Knott

I’m wondering if you’ll be willing to compare Senator Kennedy—or talk about the relationship between Senator Kennedy and your new boss, Senator Reid.

Weich

Sure. Well, as I say, Senator Reid is so much calmer. And—

Knott

I guess is there any—Senator Kennedy is such a towering figure and yet he’s not the leader of the party. Does that cause any problems ever?

Weich

There are issues. I do see it from where I sit now in a couple different things. First of all, Senator Kennedy, he’s a good loyal Democrat, but sometimes he gets ahead of the Caucus on certain issues. In recent years there have been concerns about, for example, the No Child Left Behind Act, the Medicare Benefit where Senator Kennedy was instrumental in the Senate passing a bill that subsequently became a bill the Democrats couldn’t support. And so sometimes now in my current role in the leadership we feel the need to kind of pull Kennedy back. Also it’s a fact that Kennedy has—the Kennedy brand is liberalism. And we don’t always want Senator Kennedy to be the face of Democrats on a particular issue. But because of his chairmanship of the HELP Committee he’s often the Democratic force on health care, on education, on labor policy, and then on immigration, on civil rights. And so there is often an effort to balance Kennedy with other Democrats who might not have such a liberal image.

I should say, though, Kennedy is not the most liberal Senator by any measurement. Those criminal justice issues I worked on show you that he’s quite mainstream in lots of ways. But in any event, Kennedy and leadership, he’s never—he ran for leadership, ran to be the Democratic leader years ago and didn’t make it. Since then he’s contented himself to be Chairman of the Labor Committee and of the HELP Committee. He’s a towering figure as you say. Senator Reid values his strategic advice greatly.

When we had the fight over the nuclear option last Congress—this was the Republican effort to change the rules on judges—there were maybe two or three Senators who Senator Reid turned to for deep, deep counsel. They were Kennedy, Carl Levin of Michigan, and Paul Sarbanes of Maryland, three of the old bulls. Comparing them, you see very different styles. It’s probably true that Senator Kennedy is the loudest of all 100 Senators and Senator Reid is the softest. Literally, it’s reflected in their vocal style. But they both love a good story. Senator Kennedy loves to tell stories of old Boston Irish politicians, and Senator Reid loves to tell stories of the early days in Vegas before it became the Las Vegas that we know now. Both have a deep, deep, deep respect for the institution of the Senate. I think they are both extremely effective Senators in their own way. They have very different styles, but share common goals and values.

Knott

Do you have any sense of whether there was any relationship between Senator Kennedy and Howard Dean?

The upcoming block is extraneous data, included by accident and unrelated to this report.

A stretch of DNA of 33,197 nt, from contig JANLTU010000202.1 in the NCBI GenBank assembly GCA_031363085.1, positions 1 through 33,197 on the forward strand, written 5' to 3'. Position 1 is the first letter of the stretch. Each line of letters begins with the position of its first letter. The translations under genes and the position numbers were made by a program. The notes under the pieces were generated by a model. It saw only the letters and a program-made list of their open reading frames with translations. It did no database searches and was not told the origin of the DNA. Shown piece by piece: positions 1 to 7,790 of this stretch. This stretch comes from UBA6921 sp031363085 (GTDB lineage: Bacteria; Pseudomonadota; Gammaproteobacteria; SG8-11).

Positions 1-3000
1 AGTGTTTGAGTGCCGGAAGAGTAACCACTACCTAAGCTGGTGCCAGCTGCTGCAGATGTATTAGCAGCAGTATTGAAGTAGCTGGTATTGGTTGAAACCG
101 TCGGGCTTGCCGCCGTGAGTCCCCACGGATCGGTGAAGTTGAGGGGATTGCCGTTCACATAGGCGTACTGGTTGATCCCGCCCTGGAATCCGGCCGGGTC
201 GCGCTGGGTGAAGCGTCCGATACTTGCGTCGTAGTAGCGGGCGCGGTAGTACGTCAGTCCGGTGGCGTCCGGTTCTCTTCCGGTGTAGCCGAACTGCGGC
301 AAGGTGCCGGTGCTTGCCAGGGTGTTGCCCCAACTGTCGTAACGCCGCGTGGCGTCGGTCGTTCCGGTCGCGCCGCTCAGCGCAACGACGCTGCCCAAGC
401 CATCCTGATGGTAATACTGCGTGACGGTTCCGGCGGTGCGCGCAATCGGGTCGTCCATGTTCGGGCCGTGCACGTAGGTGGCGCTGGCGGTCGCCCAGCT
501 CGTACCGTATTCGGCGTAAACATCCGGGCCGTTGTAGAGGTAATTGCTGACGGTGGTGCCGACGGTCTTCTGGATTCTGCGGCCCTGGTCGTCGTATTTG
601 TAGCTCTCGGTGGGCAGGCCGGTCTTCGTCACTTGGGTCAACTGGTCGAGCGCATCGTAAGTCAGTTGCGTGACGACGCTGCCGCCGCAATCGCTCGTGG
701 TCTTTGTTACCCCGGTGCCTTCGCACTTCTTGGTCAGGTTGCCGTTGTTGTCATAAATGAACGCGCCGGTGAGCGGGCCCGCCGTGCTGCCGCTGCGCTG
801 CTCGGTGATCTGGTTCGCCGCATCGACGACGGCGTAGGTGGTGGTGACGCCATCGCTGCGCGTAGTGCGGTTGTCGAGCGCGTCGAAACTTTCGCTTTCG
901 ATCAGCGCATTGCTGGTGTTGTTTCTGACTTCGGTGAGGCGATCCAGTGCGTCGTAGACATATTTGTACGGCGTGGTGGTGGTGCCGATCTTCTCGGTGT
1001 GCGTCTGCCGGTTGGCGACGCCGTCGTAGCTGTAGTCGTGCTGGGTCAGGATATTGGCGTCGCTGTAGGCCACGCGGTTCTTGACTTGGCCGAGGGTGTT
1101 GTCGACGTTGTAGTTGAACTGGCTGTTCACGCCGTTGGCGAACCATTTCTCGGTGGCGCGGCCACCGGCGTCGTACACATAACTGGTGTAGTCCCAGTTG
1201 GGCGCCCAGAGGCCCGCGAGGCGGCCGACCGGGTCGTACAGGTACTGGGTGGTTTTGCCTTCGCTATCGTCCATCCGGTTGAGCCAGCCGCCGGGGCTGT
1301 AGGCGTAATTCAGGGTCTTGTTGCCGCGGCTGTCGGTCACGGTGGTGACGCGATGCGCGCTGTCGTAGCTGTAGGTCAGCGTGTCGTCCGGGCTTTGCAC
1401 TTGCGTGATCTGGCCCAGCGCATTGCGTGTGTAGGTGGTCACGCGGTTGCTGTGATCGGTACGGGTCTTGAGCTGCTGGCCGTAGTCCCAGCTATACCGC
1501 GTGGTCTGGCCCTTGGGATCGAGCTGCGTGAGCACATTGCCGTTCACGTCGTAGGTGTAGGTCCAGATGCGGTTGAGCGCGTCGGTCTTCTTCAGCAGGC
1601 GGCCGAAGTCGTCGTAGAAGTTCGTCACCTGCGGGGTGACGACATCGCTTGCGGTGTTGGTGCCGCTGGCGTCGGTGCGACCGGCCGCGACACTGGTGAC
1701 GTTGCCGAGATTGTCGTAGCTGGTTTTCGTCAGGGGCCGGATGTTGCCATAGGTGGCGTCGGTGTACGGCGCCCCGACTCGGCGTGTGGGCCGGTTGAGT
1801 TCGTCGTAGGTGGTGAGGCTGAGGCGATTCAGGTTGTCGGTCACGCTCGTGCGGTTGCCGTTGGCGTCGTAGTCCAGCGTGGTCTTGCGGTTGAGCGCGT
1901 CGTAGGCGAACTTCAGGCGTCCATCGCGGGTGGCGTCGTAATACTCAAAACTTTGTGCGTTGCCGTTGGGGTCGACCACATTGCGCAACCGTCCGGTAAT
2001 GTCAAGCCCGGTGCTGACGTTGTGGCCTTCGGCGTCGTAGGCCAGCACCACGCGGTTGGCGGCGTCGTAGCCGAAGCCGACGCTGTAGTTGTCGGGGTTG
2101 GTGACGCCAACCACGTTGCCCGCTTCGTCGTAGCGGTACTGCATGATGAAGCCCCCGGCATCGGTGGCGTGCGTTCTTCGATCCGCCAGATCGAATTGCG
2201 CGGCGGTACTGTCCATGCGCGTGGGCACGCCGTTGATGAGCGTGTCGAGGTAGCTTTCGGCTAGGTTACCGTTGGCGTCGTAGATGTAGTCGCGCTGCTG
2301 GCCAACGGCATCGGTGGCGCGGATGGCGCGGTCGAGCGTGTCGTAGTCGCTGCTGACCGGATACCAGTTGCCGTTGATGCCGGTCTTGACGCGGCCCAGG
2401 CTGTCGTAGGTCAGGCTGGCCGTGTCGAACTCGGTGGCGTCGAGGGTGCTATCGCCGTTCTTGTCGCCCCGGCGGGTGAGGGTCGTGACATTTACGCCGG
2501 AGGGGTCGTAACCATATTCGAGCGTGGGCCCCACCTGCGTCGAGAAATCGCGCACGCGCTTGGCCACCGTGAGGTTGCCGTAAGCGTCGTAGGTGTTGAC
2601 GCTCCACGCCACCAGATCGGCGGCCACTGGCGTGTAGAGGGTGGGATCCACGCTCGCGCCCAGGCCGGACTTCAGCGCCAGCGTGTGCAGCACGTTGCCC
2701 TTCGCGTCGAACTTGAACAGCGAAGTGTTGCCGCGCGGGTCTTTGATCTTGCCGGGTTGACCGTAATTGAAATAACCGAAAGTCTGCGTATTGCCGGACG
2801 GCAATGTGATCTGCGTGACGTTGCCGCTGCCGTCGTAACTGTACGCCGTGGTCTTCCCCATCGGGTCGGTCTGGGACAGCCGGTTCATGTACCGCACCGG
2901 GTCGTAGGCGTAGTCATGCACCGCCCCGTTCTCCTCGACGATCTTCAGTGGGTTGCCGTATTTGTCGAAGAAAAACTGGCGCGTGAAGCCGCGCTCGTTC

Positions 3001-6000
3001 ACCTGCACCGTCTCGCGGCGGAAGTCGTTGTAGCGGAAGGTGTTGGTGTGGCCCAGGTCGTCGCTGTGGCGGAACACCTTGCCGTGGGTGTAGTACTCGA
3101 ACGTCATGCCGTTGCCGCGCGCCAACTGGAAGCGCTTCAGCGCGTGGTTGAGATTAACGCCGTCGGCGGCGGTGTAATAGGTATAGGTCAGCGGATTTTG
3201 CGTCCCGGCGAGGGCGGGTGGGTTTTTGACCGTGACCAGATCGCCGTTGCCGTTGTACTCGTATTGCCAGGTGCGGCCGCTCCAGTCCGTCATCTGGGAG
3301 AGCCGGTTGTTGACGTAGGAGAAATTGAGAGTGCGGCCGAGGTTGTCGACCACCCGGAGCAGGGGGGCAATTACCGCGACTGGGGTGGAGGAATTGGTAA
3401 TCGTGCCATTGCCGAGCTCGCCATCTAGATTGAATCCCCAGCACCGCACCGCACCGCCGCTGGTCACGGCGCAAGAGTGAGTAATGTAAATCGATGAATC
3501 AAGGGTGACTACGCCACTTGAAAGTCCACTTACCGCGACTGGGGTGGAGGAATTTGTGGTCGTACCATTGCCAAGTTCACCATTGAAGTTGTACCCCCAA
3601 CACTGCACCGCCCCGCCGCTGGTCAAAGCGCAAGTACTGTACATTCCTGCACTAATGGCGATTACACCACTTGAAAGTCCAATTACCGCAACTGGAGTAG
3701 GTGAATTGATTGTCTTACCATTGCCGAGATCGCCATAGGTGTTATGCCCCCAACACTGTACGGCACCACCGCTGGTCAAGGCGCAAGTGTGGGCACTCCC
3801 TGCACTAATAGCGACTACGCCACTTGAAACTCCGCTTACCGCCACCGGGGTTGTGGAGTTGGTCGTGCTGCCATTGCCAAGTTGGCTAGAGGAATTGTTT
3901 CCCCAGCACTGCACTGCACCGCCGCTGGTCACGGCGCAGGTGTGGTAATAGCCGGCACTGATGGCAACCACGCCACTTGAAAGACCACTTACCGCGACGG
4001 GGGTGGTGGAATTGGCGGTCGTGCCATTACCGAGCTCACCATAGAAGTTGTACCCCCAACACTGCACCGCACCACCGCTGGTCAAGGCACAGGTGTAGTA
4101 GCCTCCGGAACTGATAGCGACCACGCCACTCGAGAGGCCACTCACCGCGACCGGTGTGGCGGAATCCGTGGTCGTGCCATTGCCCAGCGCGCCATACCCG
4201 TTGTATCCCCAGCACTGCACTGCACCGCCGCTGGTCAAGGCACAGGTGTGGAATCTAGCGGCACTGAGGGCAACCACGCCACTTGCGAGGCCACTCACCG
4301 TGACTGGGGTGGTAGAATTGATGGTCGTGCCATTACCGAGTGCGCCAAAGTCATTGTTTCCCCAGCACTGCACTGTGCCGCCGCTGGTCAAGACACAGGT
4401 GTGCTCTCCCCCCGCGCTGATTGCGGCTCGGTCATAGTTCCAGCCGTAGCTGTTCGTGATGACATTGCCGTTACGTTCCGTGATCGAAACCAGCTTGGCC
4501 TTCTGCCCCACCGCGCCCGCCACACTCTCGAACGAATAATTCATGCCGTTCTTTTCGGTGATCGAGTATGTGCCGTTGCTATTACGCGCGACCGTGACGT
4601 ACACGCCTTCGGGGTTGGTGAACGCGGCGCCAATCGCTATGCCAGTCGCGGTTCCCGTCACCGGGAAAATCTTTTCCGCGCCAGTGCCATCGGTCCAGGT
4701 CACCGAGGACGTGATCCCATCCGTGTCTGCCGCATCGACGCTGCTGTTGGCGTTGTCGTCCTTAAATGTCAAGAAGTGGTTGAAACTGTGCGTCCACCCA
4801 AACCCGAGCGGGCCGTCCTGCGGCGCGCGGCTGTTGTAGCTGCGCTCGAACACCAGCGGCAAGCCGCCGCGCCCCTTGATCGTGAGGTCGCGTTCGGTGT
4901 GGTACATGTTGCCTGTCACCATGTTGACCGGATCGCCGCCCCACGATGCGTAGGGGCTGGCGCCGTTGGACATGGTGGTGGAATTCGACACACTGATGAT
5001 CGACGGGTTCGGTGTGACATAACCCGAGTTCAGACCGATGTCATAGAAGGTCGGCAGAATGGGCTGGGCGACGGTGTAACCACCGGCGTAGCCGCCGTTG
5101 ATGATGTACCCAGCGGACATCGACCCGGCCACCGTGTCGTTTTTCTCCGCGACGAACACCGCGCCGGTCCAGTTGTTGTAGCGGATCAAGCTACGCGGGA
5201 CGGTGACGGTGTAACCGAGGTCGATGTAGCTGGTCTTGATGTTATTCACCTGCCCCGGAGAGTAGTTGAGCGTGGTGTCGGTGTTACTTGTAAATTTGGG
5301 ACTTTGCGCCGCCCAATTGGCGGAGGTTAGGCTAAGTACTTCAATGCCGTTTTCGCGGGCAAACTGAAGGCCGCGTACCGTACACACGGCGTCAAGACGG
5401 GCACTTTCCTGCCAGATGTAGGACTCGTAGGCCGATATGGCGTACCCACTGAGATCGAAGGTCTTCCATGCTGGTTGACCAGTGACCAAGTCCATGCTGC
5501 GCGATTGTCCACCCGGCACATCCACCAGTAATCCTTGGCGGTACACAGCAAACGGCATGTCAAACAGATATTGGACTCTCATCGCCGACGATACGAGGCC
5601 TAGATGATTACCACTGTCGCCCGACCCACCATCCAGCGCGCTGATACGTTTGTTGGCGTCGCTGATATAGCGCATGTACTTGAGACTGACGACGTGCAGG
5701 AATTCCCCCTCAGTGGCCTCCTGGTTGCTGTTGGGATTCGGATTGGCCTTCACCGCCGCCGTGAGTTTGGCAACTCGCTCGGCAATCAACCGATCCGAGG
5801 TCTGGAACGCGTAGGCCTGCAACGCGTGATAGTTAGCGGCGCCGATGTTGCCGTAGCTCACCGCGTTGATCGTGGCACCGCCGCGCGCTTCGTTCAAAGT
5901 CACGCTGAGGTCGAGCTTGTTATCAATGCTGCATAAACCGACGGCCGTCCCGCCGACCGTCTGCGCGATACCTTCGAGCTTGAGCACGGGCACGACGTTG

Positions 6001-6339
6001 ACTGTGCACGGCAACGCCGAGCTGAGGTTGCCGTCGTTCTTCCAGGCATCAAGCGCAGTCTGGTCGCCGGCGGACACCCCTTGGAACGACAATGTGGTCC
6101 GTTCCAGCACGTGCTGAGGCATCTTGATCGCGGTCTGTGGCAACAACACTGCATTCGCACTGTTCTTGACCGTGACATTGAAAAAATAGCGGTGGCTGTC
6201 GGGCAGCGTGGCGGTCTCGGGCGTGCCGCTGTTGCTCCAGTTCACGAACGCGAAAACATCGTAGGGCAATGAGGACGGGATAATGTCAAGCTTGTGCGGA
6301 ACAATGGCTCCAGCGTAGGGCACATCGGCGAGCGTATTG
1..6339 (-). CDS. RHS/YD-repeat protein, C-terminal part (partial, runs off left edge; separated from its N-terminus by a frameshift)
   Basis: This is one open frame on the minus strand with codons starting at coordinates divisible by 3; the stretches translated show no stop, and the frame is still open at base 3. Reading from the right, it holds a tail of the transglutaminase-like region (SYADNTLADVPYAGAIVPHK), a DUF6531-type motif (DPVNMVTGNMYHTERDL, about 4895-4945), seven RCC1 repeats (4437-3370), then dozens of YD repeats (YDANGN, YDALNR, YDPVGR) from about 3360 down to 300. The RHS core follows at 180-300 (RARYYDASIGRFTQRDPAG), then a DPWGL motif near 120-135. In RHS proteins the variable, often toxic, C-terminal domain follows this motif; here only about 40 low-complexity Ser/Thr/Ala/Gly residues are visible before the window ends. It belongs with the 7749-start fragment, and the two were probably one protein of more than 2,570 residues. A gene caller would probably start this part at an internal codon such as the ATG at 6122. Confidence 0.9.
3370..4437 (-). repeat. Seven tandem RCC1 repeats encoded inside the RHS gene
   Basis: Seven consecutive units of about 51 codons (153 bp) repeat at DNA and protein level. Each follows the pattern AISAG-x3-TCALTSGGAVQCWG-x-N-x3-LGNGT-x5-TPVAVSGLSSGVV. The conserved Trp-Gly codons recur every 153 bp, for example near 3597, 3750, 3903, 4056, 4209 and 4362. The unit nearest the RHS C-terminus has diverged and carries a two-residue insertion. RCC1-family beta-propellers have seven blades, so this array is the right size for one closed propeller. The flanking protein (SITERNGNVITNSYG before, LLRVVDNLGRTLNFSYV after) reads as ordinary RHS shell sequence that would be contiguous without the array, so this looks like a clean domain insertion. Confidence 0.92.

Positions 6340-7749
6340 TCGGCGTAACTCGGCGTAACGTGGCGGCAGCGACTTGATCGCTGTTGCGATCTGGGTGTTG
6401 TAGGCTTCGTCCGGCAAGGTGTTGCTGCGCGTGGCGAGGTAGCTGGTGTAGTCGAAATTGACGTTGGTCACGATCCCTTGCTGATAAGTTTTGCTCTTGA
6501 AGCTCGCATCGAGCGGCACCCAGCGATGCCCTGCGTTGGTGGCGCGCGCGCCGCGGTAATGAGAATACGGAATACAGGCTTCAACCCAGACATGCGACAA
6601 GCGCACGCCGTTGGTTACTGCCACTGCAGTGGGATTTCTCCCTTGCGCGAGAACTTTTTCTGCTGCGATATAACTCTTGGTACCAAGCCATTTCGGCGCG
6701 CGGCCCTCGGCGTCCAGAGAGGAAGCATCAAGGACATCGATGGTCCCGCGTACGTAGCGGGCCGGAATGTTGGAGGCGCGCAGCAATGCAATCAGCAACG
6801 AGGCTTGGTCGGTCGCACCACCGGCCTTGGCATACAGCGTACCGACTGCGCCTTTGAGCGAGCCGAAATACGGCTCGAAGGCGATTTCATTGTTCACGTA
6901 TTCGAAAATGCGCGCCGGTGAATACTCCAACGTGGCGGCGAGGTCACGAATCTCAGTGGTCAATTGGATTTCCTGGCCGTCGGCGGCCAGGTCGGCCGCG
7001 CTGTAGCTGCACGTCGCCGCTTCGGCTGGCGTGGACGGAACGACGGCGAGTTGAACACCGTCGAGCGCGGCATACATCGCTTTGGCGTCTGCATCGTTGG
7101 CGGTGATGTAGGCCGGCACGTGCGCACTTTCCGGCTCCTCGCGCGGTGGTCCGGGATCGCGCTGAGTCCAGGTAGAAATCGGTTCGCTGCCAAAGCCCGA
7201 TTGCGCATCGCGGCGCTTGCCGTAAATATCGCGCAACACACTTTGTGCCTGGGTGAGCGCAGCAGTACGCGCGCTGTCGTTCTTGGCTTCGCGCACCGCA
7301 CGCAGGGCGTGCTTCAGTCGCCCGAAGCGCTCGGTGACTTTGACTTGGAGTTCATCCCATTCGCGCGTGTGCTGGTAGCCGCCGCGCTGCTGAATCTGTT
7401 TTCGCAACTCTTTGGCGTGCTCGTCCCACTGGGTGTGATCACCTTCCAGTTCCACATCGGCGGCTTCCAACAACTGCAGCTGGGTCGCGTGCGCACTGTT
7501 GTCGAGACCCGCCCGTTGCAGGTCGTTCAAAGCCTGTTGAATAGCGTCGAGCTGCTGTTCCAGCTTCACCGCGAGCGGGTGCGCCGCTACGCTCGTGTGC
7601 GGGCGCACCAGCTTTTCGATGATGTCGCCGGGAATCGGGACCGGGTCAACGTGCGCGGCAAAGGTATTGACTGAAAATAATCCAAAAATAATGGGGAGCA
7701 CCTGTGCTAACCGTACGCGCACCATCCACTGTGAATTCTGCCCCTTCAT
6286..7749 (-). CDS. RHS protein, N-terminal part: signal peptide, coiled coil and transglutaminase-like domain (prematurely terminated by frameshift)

Weich

The relationship was not great. Dean came to prominence as a Presidential candidate back in 2003 when he was bashing the No Child Left Behind Act. It was one of his signature items on the stump. He thought it was an example of extreme federal overreaching. From Dean’s point of view, Vermont had a great school system with strong standards. But No Child Left Behind wiped it out and made them do all sorts of other things. Dean was going around the country bashing No Child Left Behind and I was getting calls from my former Kennedy colleagues saying, Can’t you make him stop? I acted as a diplomat between Dean and Kennedy. I arranged several phone calls between them where they tried to find a common understanding. It’s my impression that they’ve come together more recently since Dean has been Chair of the DNC [Democratic National Committee]. But in those early days when Dean was campaigning, he was a thorn in Senator Kennedy’s side and Kennedy was a threat to Dean in lots of ways. Obviously Kennedy was supporting Kerry early on. So there was no love lost in those early days of Dean’s prominence.

Knott

You mentioned Arlen Specter before, for whom you worked for a time. Do you have a sense of the relationship between Kennedy and Specter?

Weich

Specter is not well liked by his colleagues. He is a very difficult man to his staff and to his colleagues. Kennedy and Specter have worked together on many things, such as the Fair Housing Act, hate crimes legislation, other civil rights bills, and voting rights. But I don’t think they have ever been personally close. When I left Specter’s office I had been there for not quite a year. I was happy to leave. I respect Senator Specter’s intellect, and he’s also very hardworking. I think he’s been a much better Chair of the Judiciary Committee than many people would have anticipated. He has been patient, and as a result he’s accomplished a lot.

But as a staffer it was difficult. He was abusive to staff. When I resigned, the chief of staff told Specter, and then Specter called me into the office and he said, Ron, why would you want to work for Ted Kennedy when you could work for me? I didn’t know what to say. But the answer was, Senator, do you have a day? It was just like night and day to be able to work for Senator Kennedy. I was more ideologically compatible with Kennedy. Specter, in those days especially, was really just trying to hang on to his seat, whereas Kennedy always had a vision for the country, a real passion for justice, and of a better America. I wanted to be part of it. I was very proud to be a part of it.

Knott

I believe you left Senator Kennedy—we’ve got it in ’97. Is that correct?

Weich

That’s right.

Knott

Were there any points after that where he might have called you back for some type of special assignment or special work?